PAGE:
The Finance Bill 2024 Is Incoherent, Repugnant To Reason, And An Indictment Of A Government Unable To Think Beyond The Greed Of Its Officials

By Steve Biko Wafula / Published May 16, 2024 | 9:18 am




KEY POINTS

Excise Duty on Mobile Money Transfers: The excise duty on mobile money transfer fees is set to increase from 12.5% to 15%, which will make mobile money services more expensive. This is particularly impactful in Kenya, where mobile money services like M-Pesa are widely used for everyday transactions. The imposition of the new transaction charges is unnecessary taxation that will significantly reduce business.


Mr. President

The moment a leader loses his value for humanity, he loses his significance. This is the case with the current President who has become a narcissist per excellence. His leadership is transactional. No value. No empathy. No purpose. He was just addressing their insatiable and unbridled greed. I wrote about this here; https://sokodirectory.com/2023/07/rutos-leadership-style-has-given-birth-to-transactional-democracy-which-has-given-the-crime-syndicate-an-opportunity-to-govern-kenya/ and I was spot on because a year down the line, I have been vindicated.

Octavia E. Butler, in his famed Parable of the Talents, stated clearly and without any doubt that we must Choose our leaders with wisdom and forethought. That to be led by a coward is to be controlled by all that the coward fears. That to be led by a fool is to be led by the opportunists who control the fool. That to be led by a thief is to offer up your most precious treasures to be stolen. To be led by a liar is to ask to be told lies. To be led by a tyrant is to sell yourself and those you love into slavery. Octavia was simply talking about Ruto and his cabal of incompetent repugnant officials who have no empathy and common sense at all.

The tax proposals in the Finance Bill 2024 are punitive. They are evil. They are inconsiderate. They are the gateway to budgeted corruption. This morning I listened to the Chair of the Finance Committee and the MP for Molo and his reasoning was so repugnant and archaic that a child in baby class would reason better. With such leaders, who are led by greed and an insatiable appetite for power, Kenya will not be a country worth mentioning in a few months.

I want to take this opportunity to breakdown for you all the tax proposals in the Finance Bill 2024 in a fair, objective, and coherent manner so that you can see just how screwed we are with this cabal of greedy incompetent, and morally challenged politicians in Kenya Kwanza, not to mention their inability to think because of their myopic academic challenges. Indeed, we are in a quandary.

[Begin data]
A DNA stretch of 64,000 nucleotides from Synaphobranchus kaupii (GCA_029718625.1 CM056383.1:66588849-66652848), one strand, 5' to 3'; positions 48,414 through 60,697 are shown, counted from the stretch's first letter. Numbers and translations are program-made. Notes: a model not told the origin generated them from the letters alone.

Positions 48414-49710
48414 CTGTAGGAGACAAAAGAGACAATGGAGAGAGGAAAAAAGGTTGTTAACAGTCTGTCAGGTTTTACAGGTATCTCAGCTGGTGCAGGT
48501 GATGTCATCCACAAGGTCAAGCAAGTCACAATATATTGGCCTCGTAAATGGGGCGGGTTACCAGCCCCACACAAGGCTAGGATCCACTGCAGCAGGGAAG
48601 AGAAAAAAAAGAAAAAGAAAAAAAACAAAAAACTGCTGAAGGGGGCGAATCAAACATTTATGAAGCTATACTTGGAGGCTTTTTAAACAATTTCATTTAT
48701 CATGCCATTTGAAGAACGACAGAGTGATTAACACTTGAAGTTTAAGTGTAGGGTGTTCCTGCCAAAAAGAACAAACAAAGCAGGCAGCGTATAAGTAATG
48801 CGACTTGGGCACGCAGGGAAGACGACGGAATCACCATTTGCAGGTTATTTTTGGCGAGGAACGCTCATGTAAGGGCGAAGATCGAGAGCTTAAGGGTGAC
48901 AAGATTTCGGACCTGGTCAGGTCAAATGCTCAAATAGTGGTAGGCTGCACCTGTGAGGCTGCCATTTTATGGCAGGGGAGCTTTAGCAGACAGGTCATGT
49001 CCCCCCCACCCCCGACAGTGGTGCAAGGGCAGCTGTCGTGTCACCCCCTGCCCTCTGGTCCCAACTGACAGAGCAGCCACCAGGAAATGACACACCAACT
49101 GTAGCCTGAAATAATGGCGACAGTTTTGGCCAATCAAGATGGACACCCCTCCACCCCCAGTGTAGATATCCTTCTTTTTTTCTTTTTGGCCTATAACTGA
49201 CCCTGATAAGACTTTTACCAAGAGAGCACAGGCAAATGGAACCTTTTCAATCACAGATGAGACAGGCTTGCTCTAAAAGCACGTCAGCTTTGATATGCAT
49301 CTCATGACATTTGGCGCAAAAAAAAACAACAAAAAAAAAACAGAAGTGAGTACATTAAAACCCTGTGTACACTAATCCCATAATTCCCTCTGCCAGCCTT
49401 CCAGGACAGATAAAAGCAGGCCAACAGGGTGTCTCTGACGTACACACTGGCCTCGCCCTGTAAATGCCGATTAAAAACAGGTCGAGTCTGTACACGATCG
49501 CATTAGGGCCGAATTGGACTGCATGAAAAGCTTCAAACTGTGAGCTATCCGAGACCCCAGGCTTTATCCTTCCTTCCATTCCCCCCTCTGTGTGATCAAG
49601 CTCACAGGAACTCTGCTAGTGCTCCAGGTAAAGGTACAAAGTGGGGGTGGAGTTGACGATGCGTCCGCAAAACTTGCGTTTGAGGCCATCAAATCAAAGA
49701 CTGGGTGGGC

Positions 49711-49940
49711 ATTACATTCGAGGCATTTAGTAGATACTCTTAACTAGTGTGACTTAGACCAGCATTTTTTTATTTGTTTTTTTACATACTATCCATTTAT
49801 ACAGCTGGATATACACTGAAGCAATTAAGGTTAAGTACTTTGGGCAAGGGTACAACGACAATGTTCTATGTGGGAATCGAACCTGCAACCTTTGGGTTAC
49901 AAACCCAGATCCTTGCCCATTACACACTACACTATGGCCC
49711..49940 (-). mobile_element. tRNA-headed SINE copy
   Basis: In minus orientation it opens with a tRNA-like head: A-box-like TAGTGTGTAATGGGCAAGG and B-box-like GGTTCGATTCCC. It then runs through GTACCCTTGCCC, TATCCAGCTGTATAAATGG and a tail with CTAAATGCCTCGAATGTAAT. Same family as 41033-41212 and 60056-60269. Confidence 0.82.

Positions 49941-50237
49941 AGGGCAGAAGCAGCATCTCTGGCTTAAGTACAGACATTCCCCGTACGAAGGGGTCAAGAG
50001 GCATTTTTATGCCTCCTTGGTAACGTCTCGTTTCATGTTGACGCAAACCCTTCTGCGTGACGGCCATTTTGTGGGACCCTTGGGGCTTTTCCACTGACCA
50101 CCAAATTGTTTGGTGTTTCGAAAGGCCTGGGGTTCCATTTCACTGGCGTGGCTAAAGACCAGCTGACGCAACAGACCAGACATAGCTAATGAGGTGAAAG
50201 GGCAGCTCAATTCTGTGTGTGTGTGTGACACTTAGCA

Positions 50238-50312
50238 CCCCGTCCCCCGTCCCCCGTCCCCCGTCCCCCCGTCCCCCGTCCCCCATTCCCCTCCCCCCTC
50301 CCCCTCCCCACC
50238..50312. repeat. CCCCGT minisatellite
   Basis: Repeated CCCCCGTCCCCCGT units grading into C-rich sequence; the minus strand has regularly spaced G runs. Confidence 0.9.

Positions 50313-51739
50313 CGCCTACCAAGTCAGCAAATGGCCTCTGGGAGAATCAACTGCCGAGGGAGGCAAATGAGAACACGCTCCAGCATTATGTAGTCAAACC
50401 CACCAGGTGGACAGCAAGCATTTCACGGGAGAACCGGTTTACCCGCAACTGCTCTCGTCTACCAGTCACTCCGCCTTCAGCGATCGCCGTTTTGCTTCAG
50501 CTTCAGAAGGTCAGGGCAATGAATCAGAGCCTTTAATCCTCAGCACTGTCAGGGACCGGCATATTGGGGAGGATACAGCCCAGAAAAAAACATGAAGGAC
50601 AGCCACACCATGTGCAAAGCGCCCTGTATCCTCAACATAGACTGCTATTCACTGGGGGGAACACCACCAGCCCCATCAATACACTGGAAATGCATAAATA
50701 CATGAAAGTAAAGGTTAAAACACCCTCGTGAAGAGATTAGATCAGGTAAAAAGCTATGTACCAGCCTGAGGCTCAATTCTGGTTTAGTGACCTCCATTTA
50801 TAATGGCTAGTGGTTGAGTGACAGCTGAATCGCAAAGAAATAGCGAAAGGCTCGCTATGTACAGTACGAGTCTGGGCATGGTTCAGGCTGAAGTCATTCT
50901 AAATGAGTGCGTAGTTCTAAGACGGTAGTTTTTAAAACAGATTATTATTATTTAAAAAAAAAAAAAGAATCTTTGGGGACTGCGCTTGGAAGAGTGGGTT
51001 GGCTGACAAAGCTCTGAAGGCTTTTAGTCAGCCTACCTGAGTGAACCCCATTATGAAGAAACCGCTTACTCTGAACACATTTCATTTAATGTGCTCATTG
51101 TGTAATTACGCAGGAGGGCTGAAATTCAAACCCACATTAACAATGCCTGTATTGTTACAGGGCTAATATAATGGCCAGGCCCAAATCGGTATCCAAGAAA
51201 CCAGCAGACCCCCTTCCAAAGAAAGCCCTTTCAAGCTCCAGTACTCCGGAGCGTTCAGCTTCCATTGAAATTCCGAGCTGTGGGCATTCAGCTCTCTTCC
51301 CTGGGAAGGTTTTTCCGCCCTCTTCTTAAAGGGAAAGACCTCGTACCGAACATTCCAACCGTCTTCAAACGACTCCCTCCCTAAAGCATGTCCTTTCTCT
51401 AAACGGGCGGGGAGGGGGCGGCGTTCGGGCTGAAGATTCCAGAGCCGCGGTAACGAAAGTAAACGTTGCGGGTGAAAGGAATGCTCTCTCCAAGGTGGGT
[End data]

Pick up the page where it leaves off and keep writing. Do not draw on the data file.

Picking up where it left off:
Read Also: Dear Mr. William Ruto, Si Heri Utunyonge Basi

The Tax Proposals;

The Tax Proposals in the Finance Bill 2024, Kenya are as follows;

Income Tax

  1. Increase the top personal income tax rate to 35% for income above KES 6,000,000 per year.
  2. Introduction of a 20% tax on income from digital marketplaces for non-residents and 5% for residents.
  3. Introduction of a significant economic presence tax at 30%.
  4. Minimum top-up tax for multinational groups at 15%.
  5. Taxation of income from family trusts.
  6. Taxation of repatriated income for non-residents with permanent establishments in Kenya.
  7. Digital asset tax at 3% on the transfer or exchange of digital assets.
  8. Capital gains tax on indirect transfers of shares in foreign entities.

Value-Added Tax (VAT)

  1. Increase in VAT on petroleum products from 8% to 16%.
  2. VAT on betting, gaming, and lottery services at 16%.
  3. Deletion of VAT exemptions for certain financial services (e.g., credit/debit cards, foreign exchange transactions).
  4. Exemption of LPG from VAT.
  5. VAT on compensation for loss related to taxable supplies.
  6. Increase of VAT registration threshold from KES 5 million to KES 8 million.
  7. Imposition of VAT at 16% on various goods and services, including specific tourism and healthcare construction services.

Excise Duty

  1. Excise duty on human hair, artificial nails, wigs, and false beards at 5%.
  2. Excise duty on imported mobile phones at 10%.
  3. Excise duty on imported paint and varnishes at 15%.
  4. Excise duty on imported furniture at 30%.
  5. Excise duty on alcoholic beverages, cigarettes, tobacco, and sugar-containing products.

Turnover Tax

  1. Increase in turnover tax rate from 1% to 3% for SMEs with a turnover between KES 500,000 and KES 15 million.

Other Proposals

  1. Contributions to the Social Health Insurance Fund and affordable housing levy to be tax-deductible at 2.75%
  2. Implementation of the electronic tax invoice management system (eTIMS). The cost of this will be significant for SMEs
  3. Introduction of withholding tax on payments for sales promotion, marketing, advertising services, and digital content monetization at 5%, up from 2%
  4. Re-introduction of minimum tax to curb tax evasion at 3%
  5. Development of a carbon tax framework to lower greenhouse gas emissions.
  6. Taxation framework for high-net-worth individuals.

Read Also: Let Us Allow President William Ruto To Rule For 25 Years, He Is The Savior We Need

Angry Public Response;

These proposals aim to expand the tax base and increase revenue collection to support Kenya’s ambitious budget and economic growth plans. However, there has been a serious outcry from the public on certain proposals.

Here are some of the controversial tax proposals in Kenya’s Finance Bill 2024 that have elicited significant public outcry:

  1. 16% VAT on Fuel: Increasing the VAT on petroleum products from 8% to 16% is expected to raise the cost of transportation and production, which will, in turn, increase the cost of goods and services across the board. This move has been criticized for exacerbating the already high cost of living​.